Another day, setting off after a wet and windy night from a wild-pitch (and a bracing strip-shower by a cold tap) I sang Blake’s ‘Jerusalem’ as I passed through a flock of black-fleeced sheep. On the Dyke you pass hundreds if not thousands of sheep, and you get used to them panicking as soon as they see you, as though they’ve never seen a human being before – even though their field is on a national trail. They always bolt. But not the ewe and her lambs before me on the path. Mothers with their lambs are especially skittish, but not these three. They seemed to listen even closer as I sang ‘And was the Holy Lamb of God/on England’s pleasant pastures seen?’ The ewe came up to me and sniffed me hands. One of the lambs let me give it a scratch behind the ear and run my hands through its soft fleece. They were not afraid.

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‘And was the Holy Lamb of God on England’s pleasant pastures seen?’ The music-appreciating ewe and her lambs. K. Manwaring, 2016

Was something Orphic going on? Who knows, but it would appear not to be a unique phenomenon, as Gary Snyder points out in The Practice of the Wild: ‘All the little critters creep in close to listen when human beings are in a good mood and willing to play some tunes.’ However it worked, I continued my ‘talking across the species boundaries’, as he put it, in intuitive, unexpected ways.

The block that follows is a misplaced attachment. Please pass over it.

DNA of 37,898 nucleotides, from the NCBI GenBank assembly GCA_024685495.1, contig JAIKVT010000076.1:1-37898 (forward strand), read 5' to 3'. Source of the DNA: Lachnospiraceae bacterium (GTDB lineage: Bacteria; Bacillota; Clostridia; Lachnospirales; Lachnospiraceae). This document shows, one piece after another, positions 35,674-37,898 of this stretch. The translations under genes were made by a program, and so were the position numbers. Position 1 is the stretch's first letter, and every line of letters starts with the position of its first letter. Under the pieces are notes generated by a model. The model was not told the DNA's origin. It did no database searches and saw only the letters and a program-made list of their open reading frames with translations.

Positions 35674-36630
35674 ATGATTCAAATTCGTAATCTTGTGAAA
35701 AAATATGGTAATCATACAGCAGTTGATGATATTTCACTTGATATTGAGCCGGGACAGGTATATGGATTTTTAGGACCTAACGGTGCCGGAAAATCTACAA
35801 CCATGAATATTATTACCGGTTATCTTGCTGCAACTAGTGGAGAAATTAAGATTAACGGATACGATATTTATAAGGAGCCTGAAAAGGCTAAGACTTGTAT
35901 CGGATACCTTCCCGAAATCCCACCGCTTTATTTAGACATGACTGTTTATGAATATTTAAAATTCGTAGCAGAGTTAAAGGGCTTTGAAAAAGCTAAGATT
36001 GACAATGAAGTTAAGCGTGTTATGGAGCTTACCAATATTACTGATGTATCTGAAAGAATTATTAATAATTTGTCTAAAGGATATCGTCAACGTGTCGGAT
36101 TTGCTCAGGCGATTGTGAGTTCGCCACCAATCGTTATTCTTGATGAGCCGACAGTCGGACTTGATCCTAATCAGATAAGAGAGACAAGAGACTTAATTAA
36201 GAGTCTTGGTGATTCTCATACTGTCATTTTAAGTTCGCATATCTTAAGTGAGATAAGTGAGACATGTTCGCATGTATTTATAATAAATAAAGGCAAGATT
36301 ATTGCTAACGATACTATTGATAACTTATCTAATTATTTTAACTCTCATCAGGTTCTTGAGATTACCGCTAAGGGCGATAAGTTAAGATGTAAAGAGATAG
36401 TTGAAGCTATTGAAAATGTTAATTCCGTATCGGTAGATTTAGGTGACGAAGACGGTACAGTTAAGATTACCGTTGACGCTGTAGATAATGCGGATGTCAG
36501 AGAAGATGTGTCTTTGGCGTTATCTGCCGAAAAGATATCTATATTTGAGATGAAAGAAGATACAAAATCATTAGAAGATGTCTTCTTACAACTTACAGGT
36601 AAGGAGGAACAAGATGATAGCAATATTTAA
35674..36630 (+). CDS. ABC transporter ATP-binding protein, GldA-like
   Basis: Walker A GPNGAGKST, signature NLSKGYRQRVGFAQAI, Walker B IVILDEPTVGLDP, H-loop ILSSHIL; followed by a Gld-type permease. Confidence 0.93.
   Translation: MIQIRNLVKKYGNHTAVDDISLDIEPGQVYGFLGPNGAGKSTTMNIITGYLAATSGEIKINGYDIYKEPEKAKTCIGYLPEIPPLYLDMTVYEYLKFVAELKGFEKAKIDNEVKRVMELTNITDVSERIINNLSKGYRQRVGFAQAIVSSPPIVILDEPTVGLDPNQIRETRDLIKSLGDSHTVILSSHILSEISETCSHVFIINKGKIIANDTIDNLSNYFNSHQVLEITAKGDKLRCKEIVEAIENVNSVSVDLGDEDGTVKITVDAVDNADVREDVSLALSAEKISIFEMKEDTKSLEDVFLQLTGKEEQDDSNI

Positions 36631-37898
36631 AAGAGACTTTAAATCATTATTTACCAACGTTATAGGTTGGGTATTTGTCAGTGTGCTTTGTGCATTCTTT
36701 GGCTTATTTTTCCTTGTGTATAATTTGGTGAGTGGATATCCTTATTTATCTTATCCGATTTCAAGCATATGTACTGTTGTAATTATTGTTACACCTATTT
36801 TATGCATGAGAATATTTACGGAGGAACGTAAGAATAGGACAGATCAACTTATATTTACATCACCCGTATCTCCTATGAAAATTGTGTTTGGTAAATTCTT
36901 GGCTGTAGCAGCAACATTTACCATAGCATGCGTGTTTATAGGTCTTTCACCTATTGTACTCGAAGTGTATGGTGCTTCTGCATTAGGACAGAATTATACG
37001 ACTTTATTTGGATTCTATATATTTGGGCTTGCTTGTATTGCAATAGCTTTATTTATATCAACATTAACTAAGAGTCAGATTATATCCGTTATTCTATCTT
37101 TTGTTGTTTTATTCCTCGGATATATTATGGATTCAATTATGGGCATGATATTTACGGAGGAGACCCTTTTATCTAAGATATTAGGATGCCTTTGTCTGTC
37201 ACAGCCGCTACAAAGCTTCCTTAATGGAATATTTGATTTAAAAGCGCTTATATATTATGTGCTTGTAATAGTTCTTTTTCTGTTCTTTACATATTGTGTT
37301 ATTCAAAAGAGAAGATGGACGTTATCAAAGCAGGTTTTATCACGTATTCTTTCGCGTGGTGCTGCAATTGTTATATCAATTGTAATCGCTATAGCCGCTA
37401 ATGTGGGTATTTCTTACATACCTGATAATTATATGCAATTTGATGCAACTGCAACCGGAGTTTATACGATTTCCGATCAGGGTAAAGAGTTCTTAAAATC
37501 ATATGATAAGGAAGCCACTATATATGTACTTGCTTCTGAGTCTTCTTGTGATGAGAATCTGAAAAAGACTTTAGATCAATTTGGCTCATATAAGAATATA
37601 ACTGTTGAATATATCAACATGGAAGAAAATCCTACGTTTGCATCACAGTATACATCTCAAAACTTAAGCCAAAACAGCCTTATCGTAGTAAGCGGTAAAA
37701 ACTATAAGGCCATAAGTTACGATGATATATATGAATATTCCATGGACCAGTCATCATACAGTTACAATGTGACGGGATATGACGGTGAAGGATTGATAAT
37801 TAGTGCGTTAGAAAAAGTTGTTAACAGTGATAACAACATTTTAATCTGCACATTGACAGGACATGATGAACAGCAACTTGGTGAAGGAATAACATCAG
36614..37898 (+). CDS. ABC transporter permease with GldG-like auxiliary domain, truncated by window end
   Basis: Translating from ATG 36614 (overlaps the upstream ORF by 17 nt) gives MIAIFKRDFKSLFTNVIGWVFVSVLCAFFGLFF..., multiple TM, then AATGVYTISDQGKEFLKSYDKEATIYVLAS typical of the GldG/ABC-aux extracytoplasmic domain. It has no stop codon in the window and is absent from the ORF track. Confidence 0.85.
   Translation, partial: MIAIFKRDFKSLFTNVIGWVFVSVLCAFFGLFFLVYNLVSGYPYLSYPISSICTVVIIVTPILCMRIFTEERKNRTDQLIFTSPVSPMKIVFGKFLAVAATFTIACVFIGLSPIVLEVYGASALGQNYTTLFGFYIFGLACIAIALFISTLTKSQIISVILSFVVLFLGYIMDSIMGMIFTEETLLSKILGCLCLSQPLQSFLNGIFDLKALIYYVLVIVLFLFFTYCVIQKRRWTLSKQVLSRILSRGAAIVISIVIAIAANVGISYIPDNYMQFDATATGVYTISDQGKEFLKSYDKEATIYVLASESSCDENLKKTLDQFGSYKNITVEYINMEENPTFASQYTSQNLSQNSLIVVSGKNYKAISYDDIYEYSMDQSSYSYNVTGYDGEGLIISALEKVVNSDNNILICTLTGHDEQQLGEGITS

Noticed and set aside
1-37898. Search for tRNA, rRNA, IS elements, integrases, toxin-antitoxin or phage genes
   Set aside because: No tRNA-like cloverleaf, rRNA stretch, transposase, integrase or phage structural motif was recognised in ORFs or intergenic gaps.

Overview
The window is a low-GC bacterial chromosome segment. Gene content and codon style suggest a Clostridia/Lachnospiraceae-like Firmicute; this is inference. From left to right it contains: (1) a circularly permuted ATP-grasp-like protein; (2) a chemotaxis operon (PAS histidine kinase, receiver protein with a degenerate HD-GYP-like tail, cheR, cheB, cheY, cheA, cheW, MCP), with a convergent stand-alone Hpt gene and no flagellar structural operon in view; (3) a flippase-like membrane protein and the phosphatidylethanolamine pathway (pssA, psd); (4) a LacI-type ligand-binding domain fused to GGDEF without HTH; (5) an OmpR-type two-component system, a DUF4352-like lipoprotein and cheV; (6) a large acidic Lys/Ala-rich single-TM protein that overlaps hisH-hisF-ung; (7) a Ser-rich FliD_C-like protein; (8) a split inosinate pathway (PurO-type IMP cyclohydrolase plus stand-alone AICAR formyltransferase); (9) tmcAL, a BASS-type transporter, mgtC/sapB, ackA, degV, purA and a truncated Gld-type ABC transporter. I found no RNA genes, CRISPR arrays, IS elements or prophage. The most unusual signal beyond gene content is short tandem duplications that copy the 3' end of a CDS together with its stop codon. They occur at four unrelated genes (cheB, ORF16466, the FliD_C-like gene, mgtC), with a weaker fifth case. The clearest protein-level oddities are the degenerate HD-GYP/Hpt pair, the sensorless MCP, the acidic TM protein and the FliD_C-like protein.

Another day, I came across a rabbit by the side of the path. I was still and as non-threatening as possible. It gave me an inquisitive glance, then carried on nibbling not a yard from me. A shrew I nearly trod upon reacted in the same way, its tiny pip eye clearly registering no threat. I sang to a donkey that insisted on blocking my way; to a trio of ducks who invaded my tent every half an hour in the hope of crumbs; to horses and their foals; and to the skylarks trilling above the meadows and the birds of prey circling and swooping over the rocks and roots.

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Mind your step! Esglwseg Crags, a friable path on the Offa’s Dyke, K. Manwaring 2016

 

All the while I walked the Offa’s Dyke Path, which at one time delineated the border between England and Wales. Now it wove back and forth like a slippery caduceus. The songs carried me over the border, connecting me with other cultures, countries, or times; and they carried me over the border of species too, and seemed to facilitate inter-species communication. It was a sole/soulful way to travel. As Gary Snyder says: ‘Our ‘soul’ is the dream of the other’. It extends the borders of the self until it connects with all of creation.

On a practical level, the songs I sang really helped to keep me going: they kept my morale up and put a spring in my step. Whenever I sang a song with gusto, fatigue was forgotten, my feet took care of themselves and the miles melted away.WP_20160708_17_00_48_Pro